Publication Date

2-20-2008

Abstract

[Excerpt] The literature on income and earnings mobility falls into three categories:

1. Macro mobility studies address the entire economy. They ask the question, how much income mobility and/or earnings mobility is there in the economy?
2. A second group of studies, micro mobility studies, examines patterns of income and earnings change over time for different individuals or groups. They ask the questions, which individuals or households experience movements of what magnitudes, and what are the correlates and determinants of these movements?
3. Within the micro mobility studies are a number of studies that look specifically at poverty dynamics. These studies ask the question, how many households move into and out of poverty within a certain time frame and what are the correlates and determinants of these movements?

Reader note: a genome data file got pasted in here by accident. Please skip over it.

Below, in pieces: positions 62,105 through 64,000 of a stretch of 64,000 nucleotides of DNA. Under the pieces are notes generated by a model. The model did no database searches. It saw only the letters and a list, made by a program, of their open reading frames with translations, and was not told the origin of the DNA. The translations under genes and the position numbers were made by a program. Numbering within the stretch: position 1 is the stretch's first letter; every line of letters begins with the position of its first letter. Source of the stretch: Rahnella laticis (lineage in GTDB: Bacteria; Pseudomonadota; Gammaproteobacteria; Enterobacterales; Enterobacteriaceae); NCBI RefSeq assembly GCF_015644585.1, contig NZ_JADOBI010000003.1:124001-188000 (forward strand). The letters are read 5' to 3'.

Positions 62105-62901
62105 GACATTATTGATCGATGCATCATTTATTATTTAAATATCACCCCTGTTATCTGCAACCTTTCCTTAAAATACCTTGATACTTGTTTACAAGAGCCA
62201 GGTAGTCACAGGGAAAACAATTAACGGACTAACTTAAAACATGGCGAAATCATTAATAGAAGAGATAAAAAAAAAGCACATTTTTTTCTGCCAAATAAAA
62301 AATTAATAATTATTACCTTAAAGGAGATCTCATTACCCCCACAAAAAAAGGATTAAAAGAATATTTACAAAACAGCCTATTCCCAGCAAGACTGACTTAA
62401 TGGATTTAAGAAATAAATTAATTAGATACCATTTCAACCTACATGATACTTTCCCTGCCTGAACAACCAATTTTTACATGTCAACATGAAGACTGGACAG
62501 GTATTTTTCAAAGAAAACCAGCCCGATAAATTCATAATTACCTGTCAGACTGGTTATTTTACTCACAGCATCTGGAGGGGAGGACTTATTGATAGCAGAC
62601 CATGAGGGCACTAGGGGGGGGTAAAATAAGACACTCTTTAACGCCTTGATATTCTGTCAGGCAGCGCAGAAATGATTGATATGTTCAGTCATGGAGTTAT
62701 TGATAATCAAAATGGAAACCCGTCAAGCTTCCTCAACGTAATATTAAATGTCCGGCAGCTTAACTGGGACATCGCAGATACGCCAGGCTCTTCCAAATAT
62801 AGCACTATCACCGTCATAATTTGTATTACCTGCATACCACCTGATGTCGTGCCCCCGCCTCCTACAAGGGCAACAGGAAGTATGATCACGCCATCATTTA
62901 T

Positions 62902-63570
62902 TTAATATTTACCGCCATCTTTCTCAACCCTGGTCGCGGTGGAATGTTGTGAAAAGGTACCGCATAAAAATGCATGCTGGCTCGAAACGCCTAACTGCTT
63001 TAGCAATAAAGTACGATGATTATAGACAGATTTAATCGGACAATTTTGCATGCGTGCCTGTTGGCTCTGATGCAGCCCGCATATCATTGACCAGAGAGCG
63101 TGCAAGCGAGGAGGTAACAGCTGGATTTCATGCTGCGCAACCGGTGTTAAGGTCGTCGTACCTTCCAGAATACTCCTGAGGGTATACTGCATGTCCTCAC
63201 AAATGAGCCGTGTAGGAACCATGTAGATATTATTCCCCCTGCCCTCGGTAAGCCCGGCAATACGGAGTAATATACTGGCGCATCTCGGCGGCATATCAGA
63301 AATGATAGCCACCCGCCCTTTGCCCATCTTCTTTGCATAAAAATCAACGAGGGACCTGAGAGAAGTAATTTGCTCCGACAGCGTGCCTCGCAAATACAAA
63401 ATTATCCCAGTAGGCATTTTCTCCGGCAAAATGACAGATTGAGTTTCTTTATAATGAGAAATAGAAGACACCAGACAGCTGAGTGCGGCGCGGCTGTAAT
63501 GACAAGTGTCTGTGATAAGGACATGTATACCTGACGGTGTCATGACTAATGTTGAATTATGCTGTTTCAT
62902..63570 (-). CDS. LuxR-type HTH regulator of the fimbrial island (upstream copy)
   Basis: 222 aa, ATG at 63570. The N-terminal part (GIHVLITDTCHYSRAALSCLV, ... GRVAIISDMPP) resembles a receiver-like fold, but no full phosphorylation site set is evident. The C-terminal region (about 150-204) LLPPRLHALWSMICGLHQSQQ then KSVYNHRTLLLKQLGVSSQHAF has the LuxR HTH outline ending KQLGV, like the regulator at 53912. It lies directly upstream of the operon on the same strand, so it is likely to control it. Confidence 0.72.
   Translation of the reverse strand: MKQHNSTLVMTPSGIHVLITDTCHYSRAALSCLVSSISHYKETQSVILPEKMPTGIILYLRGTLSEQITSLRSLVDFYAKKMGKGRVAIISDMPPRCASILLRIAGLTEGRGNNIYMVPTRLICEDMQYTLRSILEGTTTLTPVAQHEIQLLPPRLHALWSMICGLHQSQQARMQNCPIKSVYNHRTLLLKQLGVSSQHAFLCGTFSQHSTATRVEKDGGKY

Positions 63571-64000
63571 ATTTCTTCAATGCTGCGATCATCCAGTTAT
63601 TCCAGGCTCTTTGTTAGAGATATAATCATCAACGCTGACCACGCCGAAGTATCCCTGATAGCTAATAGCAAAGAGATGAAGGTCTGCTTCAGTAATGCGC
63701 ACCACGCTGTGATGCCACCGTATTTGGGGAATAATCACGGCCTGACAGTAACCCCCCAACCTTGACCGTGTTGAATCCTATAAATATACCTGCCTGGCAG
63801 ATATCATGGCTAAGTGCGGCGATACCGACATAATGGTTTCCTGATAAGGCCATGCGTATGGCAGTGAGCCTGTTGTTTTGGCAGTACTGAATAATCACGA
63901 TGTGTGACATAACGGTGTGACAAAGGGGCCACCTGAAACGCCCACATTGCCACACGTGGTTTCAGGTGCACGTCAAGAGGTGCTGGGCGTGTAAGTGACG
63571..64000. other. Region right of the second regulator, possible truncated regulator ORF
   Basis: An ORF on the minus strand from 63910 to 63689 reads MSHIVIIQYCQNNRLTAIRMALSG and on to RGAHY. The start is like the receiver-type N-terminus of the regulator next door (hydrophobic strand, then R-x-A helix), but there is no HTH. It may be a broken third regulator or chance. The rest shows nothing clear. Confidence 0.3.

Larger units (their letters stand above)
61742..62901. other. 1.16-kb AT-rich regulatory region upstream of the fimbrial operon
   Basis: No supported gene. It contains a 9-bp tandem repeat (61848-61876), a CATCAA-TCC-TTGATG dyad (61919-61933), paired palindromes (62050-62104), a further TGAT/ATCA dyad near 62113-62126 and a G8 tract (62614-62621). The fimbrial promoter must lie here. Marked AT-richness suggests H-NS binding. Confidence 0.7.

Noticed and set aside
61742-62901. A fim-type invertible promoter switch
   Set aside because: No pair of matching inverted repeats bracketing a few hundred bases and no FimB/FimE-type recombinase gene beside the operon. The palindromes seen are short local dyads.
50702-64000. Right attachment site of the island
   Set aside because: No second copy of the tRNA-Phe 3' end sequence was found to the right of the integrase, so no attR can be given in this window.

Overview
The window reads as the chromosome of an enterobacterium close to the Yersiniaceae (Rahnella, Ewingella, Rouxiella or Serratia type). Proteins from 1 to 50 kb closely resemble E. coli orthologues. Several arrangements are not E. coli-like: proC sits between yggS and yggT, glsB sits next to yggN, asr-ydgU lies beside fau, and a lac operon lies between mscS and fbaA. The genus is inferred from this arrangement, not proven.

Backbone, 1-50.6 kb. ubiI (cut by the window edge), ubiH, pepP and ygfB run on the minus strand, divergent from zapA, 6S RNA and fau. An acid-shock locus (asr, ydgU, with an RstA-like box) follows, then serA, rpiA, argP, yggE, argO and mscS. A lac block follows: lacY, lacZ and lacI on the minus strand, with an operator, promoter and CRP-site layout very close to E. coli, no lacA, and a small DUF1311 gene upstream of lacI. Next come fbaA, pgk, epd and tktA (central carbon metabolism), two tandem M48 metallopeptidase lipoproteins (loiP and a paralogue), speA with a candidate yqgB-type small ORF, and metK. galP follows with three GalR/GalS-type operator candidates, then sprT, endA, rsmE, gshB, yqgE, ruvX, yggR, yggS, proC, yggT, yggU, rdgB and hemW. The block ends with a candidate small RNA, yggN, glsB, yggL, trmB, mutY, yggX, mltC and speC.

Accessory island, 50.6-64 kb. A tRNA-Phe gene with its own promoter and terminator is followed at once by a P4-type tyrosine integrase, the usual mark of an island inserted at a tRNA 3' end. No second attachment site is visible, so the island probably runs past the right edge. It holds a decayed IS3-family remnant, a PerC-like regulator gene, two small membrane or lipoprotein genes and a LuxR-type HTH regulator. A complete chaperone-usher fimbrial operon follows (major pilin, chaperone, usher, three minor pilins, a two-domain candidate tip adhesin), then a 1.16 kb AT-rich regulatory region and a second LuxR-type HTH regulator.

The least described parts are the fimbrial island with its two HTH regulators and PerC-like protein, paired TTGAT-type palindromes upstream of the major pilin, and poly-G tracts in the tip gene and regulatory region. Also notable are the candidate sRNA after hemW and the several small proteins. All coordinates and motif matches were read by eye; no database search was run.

The current project asks the following questions about earnings mobility:

* Who benefits the most from the growth process, and how much do they benefit?
* Who is left behind or made more vulnerable?
* Who is hurt when economic decline takes place and by how much (and who can withstand or even see income gains in such environments)?
* What are the forces behind these changes and behind the experiences of different groups of individuals?

Given these questions, this literature review focuses on studies of micro earnings mobility. This review excludes a number other literatures: studies that present transition matrices across income classes; studies of macro mobility; studies of poverty dynamics, which necessarily are based on data on household incomes from all sources and/or household consumption; studies that use pseudo-panels rather than true panels or retrospective data; and studies using data from one or a very small number of villages, cities, or occupational groups.

Comments

Suggested Citation
Fields, G. (2008). A brief review of the literature on earnings mobility in developing countries. Retrieved [insert date], from Cornell University, ILR School site: http://digitalcommons.ilr.cornell.edu/workingpapers/101

Required Publisher Statement
Copyright held by the author.

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